Luckily, bankruptcy lawyers are there to provide much-needed bankruptcy help.
1. Assess Your Finances
During your bankruptcy process, your trustee, creditors, and advisers will give you advice and tell you what to do and what not to do. Make sure to review you finances, debts, and expenses beforehand so you understand exactly where you actually stand.
2. Pull Your Credit Report
Many people feel relieved when the debt collectors stop knocking and calling, and think that their debt might have magically gone away. This is not so. In fact, it is more likely a calm before the storm. Remember, your creditors can petition for your bankruptcy in court. Look at your actual credit report to see exactly what you owe and how it affects your credit report.
3. Inform Debt Collectors and Creditors
Since your creditors won’t legally be allowed to contact you once you have filed for bankruptcy, it is a good idea to inform your creditors that you have filed for bankruptcy and under which district.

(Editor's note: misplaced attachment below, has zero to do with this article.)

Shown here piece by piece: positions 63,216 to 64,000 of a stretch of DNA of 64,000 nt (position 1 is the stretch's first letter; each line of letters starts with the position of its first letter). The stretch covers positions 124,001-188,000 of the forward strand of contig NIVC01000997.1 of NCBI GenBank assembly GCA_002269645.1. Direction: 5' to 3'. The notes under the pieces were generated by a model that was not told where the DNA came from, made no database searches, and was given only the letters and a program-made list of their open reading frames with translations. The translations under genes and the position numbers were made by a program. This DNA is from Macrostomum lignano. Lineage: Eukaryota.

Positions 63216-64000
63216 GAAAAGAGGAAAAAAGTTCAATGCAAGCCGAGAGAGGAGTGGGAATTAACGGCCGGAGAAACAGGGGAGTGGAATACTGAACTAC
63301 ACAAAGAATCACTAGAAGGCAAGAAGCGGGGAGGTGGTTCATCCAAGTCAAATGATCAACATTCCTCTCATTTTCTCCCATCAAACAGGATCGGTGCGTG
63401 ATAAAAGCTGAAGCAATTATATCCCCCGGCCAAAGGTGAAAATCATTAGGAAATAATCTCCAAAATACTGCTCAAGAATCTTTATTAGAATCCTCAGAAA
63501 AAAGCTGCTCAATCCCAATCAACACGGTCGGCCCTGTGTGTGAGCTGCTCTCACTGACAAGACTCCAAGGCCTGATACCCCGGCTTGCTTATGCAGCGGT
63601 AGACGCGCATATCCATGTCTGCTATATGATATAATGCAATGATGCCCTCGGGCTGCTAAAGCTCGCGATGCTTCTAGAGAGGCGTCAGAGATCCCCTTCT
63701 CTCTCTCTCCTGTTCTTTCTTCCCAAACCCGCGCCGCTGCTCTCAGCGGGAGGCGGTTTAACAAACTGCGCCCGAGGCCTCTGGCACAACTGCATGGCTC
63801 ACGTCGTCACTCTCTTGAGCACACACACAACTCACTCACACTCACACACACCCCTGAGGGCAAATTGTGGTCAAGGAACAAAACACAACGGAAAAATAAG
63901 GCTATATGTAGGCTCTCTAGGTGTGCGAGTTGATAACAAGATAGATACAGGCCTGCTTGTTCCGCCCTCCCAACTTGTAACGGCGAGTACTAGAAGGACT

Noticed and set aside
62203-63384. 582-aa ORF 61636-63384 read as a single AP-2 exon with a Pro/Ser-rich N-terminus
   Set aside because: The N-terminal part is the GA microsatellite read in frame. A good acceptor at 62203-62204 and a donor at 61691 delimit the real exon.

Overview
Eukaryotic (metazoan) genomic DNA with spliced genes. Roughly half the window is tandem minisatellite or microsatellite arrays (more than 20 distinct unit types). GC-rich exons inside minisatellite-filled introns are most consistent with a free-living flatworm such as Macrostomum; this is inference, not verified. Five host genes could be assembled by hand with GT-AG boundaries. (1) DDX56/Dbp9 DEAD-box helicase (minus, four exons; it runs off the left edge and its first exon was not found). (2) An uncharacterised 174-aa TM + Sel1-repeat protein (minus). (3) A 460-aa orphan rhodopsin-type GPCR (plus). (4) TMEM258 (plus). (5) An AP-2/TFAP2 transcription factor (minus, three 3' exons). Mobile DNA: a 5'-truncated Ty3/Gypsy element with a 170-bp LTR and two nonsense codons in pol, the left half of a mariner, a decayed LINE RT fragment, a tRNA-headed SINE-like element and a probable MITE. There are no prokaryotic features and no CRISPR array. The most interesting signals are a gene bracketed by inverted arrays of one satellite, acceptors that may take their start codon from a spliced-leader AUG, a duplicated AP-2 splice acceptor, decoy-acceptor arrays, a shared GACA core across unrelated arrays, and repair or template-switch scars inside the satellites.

4. Get Credit Counseling Certificate
Obtaining a certificate of successful completion of a credit counseling course is required before filing bankruptcy. The counseling can take place up to six months prior to filing, so get it done sooner rather than later. Plus, this counseling session will directly benefit you and will help you move onto a new phase in your financial life.
5. Get a Bankruptcy Attorney
Bankruptcy laws are quite complex, and many consumers are unable to file by themselves. Don’t take the risk, or make the process any harder on yourself than it needs to be, and get help filing for bankruptcy.
No matter what, filing for bankruptcy should be something that allows you to gain more freedom and a chance to restart your personal or business finances. Follow these tips and get the help you need.